As Senators prepare for season with expectations, Hockey Canada investigation lingers

Pierre Dorion speaks to the media about the team's salary cap budget and how spending might differ this year compared to previous seasons.

With an off-ice spending spree and marquee player additions, the Ottawa Senators have had a sunnier summer than most Canadians.

So they will just have to live with the fact that a dark, persistent cloud lingers over them until the NHL completes its investigation into the Hockey Canada scandal pertaining to the 2018 Canadian World Junior team.

Eight players, including members of that team, have been accused of sexually assaulting a woman in London, Ont., following a Hockey Canada Gala in 2018. Two players from that team, Alex Formenton and Drake Batherson, are in the Senators organization. Batherson is one of 59 players invited to training camp, who hit the ice Thursday – in fact, he is a top line winger.

Formenton, meanwhile, has no contract yet as a restricted free agent.

Senators general manager Pierre Dorion told reporters at a pre-camp briefing Wednesday that he cannot speak on the situation until it gets resolved.

“I think we all want to have answers,” Dorion said, “but because of the NHL pending investigations, we cannot comment on it.”

Dorion says the organization has been speaking to its players about hockey culture for some time now, and that as a parent and GM “I want to make sure we do everything the right way.”

The GM added that the investigations have had no impact on any contract dealings with his players (the inference being, Formenton), and that different contract scenarios have been discussed with Formenton’s agents (Newport), the same agency that represented Brady Tkachuk in his lingering contract negotiations last summer.

Later in the Q and A session, Dorion referred to Formenton and Tkachuk as “two major pieces here.”

In the meantime, camp will get underway tomorrow, with high expectations and no Formenton at the rink.

Defence is the focus

The funny thing about adding talent up front – namely Claude Giroux and Alex DeBrincat while getting young stars Josh Norris and Tim Stützle extended to long-term deals – the worry then becomes the blueline.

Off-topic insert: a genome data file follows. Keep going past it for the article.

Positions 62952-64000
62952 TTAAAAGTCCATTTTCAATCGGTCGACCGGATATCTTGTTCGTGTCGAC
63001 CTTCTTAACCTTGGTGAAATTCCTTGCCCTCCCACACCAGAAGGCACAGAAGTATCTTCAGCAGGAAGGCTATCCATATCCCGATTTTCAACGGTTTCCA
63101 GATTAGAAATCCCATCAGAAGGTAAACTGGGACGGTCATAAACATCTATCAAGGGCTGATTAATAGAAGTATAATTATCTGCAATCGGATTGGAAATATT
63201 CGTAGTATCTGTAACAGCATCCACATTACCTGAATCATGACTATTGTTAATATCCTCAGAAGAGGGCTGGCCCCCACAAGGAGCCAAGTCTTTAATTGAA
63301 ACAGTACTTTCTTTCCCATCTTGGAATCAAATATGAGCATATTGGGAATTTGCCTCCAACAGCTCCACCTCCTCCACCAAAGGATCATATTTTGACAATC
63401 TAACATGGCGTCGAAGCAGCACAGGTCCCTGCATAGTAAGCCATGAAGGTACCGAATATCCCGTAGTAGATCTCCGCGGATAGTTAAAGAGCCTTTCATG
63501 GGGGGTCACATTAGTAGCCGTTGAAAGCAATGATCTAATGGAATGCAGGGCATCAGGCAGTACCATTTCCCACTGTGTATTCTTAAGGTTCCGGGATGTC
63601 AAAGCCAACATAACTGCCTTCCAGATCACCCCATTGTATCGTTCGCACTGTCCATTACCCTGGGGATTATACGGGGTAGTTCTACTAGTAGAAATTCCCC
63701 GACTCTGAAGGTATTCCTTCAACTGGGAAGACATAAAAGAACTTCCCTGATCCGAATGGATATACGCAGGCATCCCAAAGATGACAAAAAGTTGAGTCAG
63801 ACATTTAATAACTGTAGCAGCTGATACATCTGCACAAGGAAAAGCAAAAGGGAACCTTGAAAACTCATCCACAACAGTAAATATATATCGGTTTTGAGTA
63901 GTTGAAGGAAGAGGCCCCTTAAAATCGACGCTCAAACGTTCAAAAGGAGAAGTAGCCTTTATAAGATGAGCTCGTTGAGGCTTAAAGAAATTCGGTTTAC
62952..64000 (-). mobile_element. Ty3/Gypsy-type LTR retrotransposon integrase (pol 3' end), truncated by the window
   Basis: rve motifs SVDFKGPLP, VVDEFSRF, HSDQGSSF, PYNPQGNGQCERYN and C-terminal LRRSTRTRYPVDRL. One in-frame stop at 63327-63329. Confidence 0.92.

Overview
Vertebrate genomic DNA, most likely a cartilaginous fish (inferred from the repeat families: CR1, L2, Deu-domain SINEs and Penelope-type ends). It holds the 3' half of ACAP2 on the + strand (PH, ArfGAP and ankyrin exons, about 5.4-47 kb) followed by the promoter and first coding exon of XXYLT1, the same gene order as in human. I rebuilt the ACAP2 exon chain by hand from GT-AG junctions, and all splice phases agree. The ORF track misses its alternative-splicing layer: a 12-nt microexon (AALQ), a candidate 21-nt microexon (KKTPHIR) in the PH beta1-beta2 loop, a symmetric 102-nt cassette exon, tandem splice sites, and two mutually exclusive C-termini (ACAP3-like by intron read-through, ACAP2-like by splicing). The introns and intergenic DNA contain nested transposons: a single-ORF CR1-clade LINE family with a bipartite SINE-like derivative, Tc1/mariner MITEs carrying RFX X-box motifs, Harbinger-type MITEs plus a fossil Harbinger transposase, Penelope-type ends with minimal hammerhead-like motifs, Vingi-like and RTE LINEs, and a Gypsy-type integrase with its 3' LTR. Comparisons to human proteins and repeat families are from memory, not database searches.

While head coach D.J. Smith, who joined Dorion at the media briefing, spoke about the pleasant problem of having too many scorers to fit on one power play unit (he is considering a two-unit system, like the St. Louis Blues), he admitted his camp focus involves the defence corps.

“Where do people fit on the back end,” Smith said rhetorically. “Who’s taken a step, better than they were last year. It’ll be exciting for me there.”

Dorion is still trying to improve his blueline, and it’s no secret he has been in the mix to try to acquire Jakob Chychrun from Arizona. He said he won’t wait to make improvements if they become available.

As it stands, Thomas Chabot and Artem Zub are the top defence pair. Rookie Jake Sanderson is penciled into the second pair with Travis Hamonic. That leaves Nick Holden, Nikita Zaitsev and Erik Brannstrom to round out a group of seven.

If the team and individuals are a cut above last year, Smith plans to reduce the ice time demands on some of his top players, including Chabot, who has been at or near the top of TOI charts the past few seasons. Part of growing into a competitive team is having different guys play extra minutes on a given night, depending on the circumstances. Chasing leads late in games meant Smith had to overplay Chabot many nights.

Advice from Sanderson’s father

By the time players reach their NHL, parents usually sit in the stands and keep quiet. But when a hockey dad is a former NHLer with 17 seasons of NHL experience, he might just catch the ear of an NHL coach. Such was the case when Jake Sanderson’s father, Geoff Sanderson, spoke to Smith about the approaching rookie season of son Jake with the Senators.